Ingersoll, A.P. (2007). "Models of the Enceladus Plumes: Is Liquid Water Required?" Eos Trans. AGU 88(52) Fall Meet. Suppl., Abstract P11F-02 INVITED.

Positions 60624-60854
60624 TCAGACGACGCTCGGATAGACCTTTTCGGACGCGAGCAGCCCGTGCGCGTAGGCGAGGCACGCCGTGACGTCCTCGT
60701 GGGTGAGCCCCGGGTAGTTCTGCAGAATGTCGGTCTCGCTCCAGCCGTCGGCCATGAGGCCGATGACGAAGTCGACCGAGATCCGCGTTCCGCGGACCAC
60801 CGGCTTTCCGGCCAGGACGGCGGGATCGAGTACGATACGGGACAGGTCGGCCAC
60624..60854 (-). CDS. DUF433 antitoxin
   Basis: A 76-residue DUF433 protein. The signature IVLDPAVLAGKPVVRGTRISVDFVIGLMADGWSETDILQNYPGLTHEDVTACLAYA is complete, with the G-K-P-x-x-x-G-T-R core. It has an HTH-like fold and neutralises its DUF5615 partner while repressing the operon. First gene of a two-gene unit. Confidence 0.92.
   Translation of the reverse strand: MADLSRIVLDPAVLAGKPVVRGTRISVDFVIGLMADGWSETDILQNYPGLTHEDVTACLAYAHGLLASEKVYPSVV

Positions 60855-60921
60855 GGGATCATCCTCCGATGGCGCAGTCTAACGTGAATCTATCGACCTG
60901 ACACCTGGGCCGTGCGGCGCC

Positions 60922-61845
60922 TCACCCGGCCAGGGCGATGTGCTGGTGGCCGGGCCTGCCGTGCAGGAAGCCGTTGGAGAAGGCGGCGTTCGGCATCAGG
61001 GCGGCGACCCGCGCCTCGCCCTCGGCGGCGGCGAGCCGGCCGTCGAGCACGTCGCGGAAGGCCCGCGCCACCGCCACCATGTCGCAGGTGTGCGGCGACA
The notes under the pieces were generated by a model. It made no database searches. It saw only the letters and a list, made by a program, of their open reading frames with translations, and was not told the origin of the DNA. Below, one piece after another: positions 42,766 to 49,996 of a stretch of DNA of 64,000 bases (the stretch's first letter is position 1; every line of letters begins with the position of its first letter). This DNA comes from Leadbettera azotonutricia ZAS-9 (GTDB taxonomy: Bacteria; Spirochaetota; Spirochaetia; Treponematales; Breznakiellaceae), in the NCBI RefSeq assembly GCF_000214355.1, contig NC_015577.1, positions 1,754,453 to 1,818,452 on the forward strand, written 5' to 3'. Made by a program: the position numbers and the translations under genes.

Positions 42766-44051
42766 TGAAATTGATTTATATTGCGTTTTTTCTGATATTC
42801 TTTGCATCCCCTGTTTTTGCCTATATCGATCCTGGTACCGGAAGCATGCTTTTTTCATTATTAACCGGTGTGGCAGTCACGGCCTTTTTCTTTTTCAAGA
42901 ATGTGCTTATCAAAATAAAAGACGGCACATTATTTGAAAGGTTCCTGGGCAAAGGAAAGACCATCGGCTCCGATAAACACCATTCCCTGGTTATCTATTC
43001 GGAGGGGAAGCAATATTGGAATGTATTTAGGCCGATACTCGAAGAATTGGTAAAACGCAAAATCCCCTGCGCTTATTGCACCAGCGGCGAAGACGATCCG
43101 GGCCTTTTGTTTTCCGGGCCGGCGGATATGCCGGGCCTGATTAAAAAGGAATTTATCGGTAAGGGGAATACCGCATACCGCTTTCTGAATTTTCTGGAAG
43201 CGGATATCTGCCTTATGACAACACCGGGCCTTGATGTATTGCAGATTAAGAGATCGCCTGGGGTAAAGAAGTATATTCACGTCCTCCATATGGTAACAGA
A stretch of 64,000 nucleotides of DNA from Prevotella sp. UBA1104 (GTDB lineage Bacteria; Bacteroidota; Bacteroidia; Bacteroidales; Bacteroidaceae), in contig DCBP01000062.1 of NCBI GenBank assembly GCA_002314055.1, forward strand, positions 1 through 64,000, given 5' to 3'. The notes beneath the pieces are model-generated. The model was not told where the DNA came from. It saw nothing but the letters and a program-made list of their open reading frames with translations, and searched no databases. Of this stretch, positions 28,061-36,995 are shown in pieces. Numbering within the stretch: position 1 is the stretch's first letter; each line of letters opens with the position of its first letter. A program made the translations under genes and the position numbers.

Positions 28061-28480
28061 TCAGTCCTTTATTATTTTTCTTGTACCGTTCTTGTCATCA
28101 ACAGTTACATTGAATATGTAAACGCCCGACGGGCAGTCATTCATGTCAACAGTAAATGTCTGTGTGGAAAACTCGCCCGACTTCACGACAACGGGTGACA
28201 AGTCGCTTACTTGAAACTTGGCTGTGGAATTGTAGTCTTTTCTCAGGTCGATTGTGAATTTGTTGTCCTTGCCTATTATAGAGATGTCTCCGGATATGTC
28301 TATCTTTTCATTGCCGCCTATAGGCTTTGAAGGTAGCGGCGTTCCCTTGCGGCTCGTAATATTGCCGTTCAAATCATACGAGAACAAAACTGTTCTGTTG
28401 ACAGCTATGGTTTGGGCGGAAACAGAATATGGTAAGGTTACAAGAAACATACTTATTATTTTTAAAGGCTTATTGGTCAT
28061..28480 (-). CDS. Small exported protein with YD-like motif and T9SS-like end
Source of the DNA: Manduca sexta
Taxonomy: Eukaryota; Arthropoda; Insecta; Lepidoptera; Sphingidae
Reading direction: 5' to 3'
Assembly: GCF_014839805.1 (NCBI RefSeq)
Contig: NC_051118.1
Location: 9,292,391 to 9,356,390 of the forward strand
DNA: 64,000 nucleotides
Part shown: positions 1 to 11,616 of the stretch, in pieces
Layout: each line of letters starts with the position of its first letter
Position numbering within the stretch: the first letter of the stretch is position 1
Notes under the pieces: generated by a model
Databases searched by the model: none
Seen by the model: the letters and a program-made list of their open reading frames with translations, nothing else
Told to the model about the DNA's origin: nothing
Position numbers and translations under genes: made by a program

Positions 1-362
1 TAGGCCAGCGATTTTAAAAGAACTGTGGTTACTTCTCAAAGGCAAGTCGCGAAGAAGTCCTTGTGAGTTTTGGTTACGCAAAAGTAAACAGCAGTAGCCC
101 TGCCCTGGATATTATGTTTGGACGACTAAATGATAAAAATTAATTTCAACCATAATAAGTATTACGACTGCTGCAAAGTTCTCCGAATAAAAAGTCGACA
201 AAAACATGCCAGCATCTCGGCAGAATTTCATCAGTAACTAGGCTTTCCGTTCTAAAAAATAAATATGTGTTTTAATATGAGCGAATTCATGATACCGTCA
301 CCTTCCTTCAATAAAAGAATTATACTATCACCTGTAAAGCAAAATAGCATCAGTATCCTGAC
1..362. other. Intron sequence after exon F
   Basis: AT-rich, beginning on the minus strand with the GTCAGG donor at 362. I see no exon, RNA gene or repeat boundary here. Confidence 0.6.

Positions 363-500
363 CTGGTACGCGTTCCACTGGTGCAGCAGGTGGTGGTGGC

What do the observations of the plumes and surface environment tell us about the interior of Enceladus? We have information about the gas composition, particle composition, particle size, the collimation and speed of the jets, the composition and size of crystals on the surface, and the surface temperatures, from which we can infer the surface heat flow. All of this is preliminary; new data are expected and the old data are still being analyzed. We also know a lot about the geologic setting around the south pole where the plumes originate. The basic questions are: What is Enceladus made of, especially in the icy upper crust? What is the internal temperature distribution? Is liquid water present, and how deep is it? How does the heat get to the surface? Two important end members in the spectrum of possibilities are the boiling liquid model and the cold condensing vapor model. They both produce jets of water vapor and ice, as observed, but they differ in many important respects. Accounting for the other gases observed in the plumes, many of which are more volatile than water, is a challenge for any theory. The gas-to-solid ratio is an important observable, but its value may depend more on the geometry of the vents than on the temperature of the sub-surface sources. A liquid transports heat more effectively than a low-density gas, but even the gas seems able to supply the observed heat. If this is true, any liquid water may be far below the surface. At most we can hope to rule out some hypotheses, but the range of possibilities remains large. The talk will review models that have been published at the time of the meeting. One can expect further progress in the months ahead.